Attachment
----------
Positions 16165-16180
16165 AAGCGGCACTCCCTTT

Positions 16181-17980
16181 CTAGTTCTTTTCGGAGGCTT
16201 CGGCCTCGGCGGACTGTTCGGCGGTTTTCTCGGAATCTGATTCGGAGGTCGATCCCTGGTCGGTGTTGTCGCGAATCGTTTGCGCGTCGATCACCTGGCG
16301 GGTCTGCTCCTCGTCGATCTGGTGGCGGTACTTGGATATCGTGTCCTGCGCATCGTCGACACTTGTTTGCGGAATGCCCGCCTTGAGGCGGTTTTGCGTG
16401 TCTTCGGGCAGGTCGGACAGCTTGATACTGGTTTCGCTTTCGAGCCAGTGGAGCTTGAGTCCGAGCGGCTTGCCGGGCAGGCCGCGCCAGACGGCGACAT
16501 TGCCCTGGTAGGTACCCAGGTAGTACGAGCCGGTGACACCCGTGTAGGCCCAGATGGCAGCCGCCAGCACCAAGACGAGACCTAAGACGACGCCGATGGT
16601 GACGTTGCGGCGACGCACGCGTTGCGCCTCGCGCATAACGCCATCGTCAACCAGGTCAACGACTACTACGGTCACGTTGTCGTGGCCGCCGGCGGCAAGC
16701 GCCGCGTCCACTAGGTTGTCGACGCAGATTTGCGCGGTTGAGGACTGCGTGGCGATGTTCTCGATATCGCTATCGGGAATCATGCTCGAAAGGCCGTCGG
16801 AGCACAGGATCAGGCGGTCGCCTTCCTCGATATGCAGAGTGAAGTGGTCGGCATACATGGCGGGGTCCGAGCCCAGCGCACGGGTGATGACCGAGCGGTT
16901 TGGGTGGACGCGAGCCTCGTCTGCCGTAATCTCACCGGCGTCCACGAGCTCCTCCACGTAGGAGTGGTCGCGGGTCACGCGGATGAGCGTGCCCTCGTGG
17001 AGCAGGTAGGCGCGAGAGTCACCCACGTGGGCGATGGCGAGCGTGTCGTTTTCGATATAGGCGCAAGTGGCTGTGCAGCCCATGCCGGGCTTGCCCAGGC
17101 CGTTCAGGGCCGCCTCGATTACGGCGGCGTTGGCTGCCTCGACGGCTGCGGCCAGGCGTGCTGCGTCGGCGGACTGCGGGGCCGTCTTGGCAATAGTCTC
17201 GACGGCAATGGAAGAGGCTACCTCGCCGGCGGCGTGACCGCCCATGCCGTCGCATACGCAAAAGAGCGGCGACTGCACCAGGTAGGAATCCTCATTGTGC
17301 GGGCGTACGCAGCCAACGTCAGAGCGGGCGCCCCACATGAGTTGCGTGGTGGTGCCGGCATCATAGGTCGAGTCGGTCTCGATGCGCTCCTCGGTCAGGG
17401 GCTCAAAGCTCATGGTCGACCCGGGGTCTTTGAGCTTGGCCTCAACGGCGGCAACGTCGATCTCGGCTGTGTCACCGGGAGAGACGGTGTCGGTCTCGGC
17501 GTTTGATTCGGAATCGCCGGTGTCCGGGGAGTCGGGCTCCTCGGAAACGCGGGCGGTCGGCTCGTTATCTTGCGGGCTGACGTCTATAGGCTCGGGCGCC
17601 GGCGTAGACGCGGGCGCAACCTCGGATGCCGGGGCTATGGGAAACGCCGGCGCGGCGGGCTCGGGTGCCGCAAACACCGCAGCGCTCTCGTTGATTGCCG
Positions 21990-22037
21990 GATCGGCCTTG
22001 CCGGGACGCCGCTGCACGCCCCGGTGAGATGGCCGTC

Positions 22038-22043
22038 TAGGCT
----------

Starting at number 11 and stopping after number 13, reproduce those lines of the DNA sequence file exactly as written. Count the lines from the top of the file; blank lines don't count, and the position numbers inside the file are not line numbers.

16801 AGCACAGGATCAGGCGGTCGCCTTCCTCGATATGCAGAGTGAAGTGGTCGGCATACATGGCGGGGTCCGAGCCCAGCGCACGGGTGATGACCGAGCGGTT
16901 TGGGTGGACGCGAGCCTCGTCTGCCGTAATCTCACCGGCGTCCACGAGCTCCTCCACGTAGGAGTGGTCGCGGGTCACGCGGATGAGCGTGCCCTCGTGG
17001 AGCAGGTAGGCGCGAGAGTCACCCACGTGGGCGATGGCGAGCGTGTCGTTTTCGATATAGGCGCAAGTGGCTGTGCAGCCCATGCCGGGCTTGCCCAGGC